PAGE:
The effects of supplemental oxygen on the cardiovascular system have been studied since the 1940s.7 Following several canine animal model studies that showed evidence of reduced myocardial injury, its use became recommended in acute MI.7 Unfortunately, data from animal models cannot always be generalized to the human population. In fact, when the first double-blind randomized controlled trial on oxygen therapy for acute MI in humans was published by Rawles et al. in 1976, it showed no benefit in mortality or arrhythmias with 6L/min of oxygen administered throughout 24h.17 Nowadays, there is mounting evidence demonstrating the potential adverse effects of hyperoxia on the cardiovascular system.18 Excessive supplemental oxygen could produce paradoxical effects due to increased coronary vascular resistance and reperfusion injury from free radicals.19 Multiple studies and systematic reviews have shown increased mortality with the use of high-flow oxygen therapy with an increase in recurrent myocardial infarction and infarct size in 6 months.20,21 Actually, routine use of supplemental oxygen in patients without hypoxemia in the context of suspected MI was not found to reduce 1-year all-cause mortality.22 Therefore, oxygen should be treated like other medical therapies where practitioners seriously consider benefits and side-effects. The use of supplemental oxygen therapy should be encouraged only for hypoxic patients (i.e., oxygen saturation readings below 94%).20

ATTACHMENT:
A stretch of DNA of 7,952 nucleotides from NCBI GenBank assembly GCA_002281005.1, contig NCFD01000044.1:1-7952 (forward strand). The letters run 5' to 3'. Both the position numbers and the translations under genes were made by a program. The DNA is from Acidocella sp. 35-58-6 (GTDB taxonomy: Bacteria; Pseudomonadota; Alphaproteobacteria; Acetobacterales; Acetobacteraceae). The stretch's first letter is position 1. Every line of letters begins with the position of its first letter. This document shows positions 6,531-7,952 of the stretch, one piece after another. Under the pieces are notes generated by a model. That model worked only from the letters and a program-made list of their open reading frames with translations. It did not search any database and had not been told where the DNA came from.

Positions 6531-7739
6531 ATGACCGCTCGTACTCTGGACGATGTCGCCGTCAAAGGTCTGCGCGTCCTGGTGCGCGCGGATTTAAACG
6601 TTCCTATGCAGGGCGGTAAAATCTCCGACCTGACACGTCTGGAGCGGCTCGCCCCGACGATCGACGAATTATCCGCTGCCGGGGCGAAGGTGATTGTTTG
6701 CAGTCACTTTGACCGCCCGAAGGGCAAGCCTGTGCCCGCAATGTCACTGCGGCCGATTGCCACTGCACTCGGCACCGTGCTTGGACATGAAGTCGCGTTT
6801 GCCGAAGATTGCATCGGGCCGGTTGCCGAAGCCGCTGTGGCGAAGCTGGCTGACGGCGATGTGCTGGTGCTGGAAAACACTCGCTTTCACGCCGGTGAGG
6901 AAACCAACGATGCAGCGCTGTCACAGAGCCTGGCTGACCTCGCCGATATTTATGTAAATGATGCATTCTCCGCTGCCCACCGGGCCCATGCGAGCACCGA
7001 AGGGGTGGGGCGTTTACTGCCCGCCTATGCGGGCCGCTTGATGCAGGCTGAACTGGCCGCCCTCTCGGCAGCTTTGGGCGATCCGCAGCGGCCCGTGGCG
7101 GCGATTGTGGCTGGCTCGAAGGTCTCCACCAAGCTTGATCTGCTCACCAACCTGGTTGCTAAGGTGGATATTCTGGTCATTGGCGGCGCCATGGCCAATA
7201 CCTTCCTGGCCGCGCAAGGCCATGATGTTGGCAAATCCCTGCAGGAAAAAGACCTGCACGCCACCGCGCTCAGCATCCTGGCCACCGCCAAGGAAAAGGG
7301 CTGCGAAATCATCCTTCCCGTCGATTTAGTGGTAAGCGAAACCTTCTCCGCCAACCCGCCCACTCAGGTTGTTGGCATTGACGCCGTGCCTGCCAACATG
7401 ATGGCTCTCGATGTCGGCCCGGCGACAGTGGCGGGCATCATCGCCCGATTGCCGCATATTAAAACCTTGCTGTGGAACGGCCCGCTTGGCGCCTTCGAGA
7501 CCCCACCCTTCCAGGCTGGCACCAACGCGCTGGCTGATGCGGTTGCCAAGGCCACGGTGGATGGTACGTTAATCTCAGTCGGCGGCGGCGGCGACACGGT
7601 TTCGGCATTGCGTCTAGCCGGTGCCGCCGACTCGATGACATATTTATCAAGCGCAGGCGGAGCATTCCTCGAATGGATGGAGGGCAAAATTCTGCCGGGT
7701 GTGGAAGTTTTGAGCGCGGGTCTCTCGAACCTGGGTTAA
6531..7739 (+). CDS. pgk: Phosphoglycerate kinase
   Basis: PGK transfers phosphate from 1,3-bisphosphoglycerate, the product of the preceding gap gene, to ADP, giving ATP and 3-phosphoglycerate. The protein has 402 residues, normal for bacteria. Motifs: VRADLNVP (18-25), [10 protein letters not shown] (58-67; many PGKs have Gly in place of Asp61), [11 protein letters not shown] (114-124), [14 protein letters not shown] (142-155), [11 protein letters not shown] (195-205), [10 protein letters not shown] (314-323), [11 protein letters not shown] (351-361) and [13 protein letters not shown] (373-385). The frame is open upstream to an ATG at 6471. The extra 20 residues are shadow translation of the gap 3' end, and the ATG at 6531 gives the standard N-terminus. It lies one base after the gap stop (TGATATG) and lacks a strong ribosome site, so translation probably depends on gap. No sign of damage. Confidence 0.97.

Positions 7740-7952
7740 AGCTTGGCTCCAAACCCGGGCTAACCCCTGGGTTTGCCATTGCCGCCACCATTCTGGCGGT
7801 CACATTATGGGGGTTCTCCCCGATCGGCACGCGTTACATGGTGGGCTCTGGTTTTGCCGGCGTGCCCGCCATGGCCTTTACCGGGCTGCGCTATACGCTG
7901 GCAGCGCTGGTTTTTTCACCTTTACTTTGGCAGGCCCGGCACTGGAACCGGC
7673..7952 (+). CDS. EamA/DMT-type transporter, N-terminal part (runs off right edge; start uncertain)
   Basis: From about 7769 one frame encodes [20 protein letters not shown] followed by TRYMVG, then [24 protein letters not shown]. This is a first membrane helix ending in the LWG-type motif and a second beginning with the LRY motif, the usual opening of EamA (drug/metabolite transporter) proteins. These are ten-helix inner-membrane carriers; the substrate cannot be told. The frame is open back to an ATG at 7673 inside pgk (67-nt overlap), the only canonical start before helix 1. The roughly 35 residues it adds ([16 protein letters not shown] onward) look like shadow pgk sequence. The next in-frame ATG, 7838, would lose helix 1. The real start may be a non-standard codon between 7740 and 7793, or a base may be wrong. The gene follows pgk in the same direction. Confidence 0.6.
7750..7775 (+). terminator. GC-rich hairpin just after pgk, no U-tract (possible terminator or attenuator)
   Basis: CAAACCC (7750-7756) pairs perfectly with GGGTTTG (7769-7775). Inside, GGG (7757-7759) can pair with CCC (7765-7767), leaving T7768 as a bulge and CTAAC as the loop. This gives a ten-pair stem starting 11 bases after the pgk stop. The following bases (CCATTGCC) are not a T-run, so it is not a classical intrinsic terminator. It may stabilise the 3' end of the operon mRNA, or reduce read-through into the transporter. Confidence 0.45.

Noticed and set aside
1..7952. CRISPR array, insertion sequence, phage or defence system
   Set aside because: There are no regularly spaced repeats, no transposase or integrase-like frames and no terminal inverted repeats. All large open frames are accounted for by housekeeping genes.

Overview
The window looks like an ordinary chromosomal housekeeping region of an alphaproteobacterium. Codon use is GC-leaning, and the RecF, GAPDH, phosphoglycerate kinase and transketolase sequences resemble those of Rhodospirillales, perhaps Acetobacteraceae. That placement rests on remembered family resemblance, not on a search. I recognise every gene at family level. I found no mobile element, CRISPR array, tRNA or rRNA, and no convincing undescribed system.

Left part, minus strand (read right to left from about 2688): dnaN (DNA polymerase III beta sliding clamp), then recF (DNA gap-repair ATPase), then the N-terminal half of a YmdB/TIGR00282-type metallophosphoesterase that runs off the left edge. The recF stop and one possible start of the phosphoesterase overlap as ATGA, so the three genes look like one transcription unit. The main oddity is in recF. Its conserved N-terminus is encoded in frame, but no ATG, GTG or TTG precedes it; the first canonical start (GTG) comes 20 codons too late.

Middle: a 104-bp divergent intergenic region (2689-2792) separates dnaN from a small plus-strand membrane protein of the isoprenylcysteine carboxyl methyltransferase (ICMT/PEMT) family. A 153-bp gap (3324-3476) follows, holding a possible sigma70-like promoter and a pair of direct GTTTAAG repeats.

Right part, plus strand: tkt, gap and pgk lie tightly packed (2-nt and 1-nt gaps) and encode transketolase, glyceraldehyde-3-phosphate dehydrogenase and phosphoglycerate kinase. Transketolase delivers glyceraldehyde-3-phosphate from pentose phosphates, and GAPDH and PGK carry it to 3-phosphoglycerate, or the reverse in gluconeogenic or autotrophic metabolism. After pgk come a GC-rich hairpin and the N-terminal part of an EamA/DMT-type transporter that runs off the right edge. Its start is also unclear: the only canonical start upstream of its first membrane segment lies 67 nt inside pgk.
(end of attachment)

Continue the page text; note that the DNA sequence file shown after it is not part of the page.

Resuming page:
The beneficial effects of nitroglycerin on the symptoms of angina pectoris first appeared in the literature in the 1970s. Although there were concerns that this medication could have detrimental effects due to resulting hypotension,23 in vivo studies showed its beneficial effects on ischemia by reducing ST-elevation23 and pulmonary capillary wedge pressure.24 To reduce the incidence of adverse events, this drug is contraindicated when the systolic blood pressure is below 90 mmHg.25 Since then, nitroglycerin has become a commonly used medication in the treatment of chest pain due to its ability to promote vasodilation, resulting in increased blood flow to the heart.26 However, to date, there is a lack of evidence regarding its use in ACS management and potential beneficial effects on clinical outcomes and mortality.7 Past randomized-controlled studies have shown that its automatic use, not directed by symptoms, could not improve the rates of mortality or adverse cardiovascular outcomes.27,28 Additionally, in cases of right ventricular MI (usually confirmed by 12-lead ECG), nitroglycerin can decrease preload to the already compromised right ventricular ejection fraction, which in turn may reduce cardiac output and precipitate hypotension29 leading to lethal repercussions. Therefore, prior to administration, precautions (like positioning the patient in Trendelenburg and providing a fluid challenge if you have intravenous access) should be taken to balance these side-effects with the benefits of secondary analgesia and potential reduced sympathetic stimulation this medication can provide.29